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Arch Neurol. 2010 Oct;67(10):1201-8. doi: 10.1001/archneurol.2010.269.

Quantification and functional characterization of antibodies to native aquaporin 4 in neuromyelitis optica.

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  • 1Department of Neurology, Klinikum rechts der Isar, Technische Universität München, München, Germany.

Abstract

BACKGROUND:

Antibodies targeting membrane proteins play an important role in various autoimmune diseases of the nervous system. So far, assays allowing proper analysis of such autoantibodies are largely missing. A serum autoantibody to aquaporin 4 (AQP4) is associated with neuromyelitis optica (NMO). Although several assays are able to detect this autoantibody, they do not allow determination of the biological activity of anti-AQP4 antibodies.

OBJECTIVE:

To develop a bioassay for quantification and characterization of human anti-AQP4 antibodies.

DESIGN, SETTING, AND PARTICIPANTS:

We developed a novel bioassay for quantification and characterization of human anti-AQP4 antibodies based on high-level expression of native AQP4 (nAQP4) protein on the surface of human astroglioma cells. The test was validated in 2 independent cohorts of patients with NMO spectrum disease.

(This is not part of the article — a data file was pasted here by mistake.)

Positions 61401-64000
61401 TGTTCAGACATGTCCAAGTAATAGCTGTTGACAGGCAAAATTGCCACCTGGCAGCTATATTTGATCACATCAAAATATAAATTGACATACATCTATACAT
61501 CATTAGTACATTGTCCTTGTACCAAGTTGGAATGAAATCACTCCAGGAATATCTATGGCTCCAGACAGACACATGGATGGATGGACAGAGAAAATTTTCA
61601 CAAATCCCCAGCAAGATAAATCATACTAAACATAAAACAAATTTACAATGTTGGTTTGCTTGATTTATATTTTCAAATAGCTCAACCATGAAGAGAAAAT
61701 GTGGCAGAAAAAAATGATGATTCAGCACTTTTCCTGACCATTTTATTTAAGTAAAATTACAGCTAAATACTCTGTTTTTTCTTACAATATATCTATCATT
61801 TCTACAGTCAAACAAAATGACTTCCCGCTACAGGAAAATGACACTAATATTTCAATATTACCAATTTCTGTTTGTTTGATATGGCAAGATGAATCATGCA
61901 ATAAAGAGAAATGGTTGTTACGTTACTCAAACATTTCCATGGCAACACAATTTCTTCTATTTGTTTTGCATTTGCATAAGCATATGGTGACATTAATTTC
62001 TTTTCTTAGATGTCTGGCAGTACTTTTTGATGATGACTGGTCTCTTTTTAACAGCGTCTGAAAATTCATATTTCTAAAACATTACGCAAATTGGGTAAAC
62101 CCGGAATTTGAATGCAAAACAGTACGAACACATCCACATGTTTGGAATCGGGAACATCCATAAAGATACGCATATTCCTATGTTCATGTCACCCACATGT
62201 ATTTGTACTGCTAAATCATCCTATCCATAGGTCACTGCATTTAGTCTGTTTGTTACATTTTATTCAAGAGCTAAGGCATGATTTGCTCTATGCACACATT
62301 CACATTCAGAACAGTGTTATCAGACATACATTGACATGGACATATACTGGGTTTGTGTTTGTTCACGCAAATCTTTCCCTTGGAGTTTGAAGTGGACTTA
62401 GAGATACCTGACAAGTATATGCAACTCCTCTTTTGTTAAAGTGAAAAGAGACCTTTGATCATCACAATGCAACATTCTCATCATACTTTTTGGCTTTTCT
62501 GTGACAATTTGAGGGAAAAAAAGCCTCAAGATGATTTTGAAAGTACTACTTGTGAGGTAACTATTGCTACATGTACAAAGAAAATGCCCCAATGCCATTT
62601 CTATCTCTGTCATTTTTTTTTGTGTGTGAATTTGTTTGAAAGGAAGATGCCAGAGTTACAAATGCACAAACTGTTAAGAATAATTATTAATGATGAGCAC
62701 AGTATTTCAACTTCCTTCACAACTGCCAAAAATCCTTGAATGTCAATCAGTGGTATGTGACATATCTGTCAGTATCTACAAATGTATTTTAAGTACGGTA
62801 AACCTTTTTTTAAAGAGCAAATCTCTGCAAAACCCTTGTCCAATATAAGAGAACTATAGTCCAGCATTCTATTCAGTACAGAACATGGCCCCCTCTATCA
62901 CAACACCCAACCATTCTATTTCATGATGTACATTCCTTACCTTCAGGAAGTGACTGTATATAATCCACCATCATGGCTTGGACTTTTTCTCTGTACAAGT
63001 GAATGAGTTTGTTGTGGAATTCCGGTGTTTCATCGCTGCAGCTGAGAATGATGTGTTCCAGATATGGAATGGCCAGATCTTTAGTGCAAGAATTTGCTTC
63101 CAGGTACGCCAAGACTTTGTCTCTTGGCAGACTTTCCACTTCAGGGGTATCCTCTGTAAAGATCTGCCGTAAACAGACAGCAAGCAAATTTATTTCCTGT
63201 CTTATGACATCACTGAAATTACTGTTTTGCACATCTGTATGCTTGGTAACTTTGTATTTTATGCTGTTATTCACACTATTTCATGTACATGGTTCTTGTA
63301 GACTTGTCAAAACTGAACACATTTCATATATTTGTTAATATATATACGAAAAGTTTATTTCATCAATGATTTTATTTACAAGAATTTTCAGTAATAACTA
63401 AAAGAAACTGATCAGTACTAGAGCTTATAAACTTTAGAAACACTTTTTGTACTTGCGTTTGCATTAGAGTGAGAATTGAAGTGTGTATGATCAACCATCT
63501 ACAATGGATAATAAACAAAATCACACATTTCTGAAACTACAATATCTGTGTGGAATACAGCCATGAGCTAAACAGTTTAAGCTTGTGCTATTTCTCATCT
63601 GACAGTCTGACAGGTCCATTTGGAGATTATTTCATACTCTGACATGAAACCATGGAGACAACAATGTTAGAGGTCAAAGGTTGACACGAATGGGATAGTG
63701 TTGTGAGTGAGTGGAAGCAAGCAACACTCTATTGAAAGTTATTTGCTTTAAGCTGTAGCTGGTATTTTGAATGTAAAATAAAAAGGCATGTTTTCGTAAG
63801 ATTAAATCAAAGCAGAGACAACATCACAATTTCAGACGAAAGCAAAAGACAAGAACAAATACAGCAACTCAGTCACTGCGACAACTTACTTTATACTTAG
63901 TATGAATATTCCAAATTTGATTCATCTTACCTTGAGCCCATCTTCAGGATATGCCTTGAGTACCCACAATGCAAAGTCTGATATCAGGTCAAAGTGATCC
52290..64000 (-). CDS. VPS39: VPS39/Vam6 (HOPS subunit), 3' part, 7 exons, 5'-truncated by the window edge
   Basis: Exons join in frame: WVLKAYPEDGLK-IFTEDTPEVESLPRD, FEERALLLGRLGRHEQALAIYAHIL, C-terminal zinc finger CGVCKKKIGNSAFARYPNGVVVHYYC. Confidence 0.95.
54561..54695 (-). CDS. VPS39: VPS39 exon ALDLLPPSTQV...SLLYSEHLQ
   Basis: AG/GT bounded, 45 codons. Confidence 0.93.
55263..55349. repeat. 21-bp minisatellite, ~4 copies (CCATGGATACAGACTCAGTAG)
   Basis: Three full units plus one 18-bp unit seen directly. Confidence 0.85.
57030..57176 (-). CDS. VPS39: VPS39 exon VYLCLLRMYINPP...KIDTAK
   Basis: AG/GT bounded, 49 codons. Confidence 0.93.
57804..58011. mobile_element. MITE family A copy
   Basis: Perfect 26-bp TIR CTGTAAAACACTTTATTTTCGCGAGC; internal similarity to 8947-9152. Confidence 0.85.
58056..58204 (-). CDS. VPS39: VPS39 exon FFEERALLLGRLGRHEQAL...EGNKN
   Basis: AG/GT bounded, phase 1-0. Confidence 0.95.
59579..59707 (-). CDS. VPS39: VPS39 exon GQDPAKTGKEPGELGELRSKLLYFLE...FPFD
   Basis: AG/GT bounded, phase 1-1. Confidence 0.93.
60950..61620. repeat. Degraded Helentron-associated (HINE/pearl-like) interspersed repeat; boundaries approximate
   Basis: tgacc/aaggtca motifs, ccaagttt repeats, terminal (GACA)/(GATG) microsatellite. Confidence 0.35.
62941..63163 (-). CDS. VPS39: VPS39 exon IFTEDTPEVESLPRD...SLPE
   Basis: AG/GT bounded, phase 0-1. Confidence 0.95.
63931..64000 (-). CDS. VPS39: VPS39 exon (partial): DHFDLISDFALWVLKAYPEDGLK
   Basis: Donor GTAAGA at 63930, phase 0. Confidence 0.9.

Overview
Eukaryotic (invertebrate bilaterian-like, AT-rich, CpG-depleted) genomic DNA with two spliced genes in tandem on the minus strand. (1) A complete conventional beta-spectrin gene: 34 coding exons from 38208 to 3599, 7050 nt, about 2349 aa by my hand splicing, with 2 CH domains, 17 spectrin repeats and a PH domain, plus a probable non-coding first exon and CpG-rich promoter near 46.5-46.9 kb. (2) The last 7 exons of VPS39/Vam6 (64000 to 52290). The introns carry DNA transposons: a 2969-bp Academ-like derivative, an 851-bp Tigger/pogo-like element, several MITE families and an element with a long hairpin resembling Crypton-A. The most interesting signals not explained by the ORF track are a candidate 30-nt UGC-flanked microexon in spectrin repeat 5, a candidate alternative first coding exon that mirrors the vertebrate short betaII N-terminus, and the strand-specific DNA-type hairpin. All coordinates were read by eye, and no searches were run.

RESULTS:

We detected anti-nAQP4-IgG with a sensitivity of 57.9% and specificity of 100% in patients with NMO spectrum diseases, suggesting that our bioassay is at least as sensitive and specific as the gold-standard NMO-IgG assay. The anti-AQP4 antibodies belonged predominantly to the IgG1 isotype and bound with high affinity to the extracellular domain of nAQP4. Our data suggest that the autoantibody exerts pathological properties because nAQP4-IgG-positive sera induced cell death of nAQP4-expressing cells by antibody-dependent cellular natural killer cell cytotoxic effect and complement activation. Furthermore, nAQP4-IgG titers strongly correlated with in vitro cytotoxic effect.

CONCLUSIONS:

In NMO, this assay may help to unravel the biological function of anti-nAQP4-IgG. Our findings demonstrate the potential of bioassays to characterize biologically relevant antibodies in human autoimmune diseases.

PMID:
20937947
[PubMed - indexed for MEDLINE]
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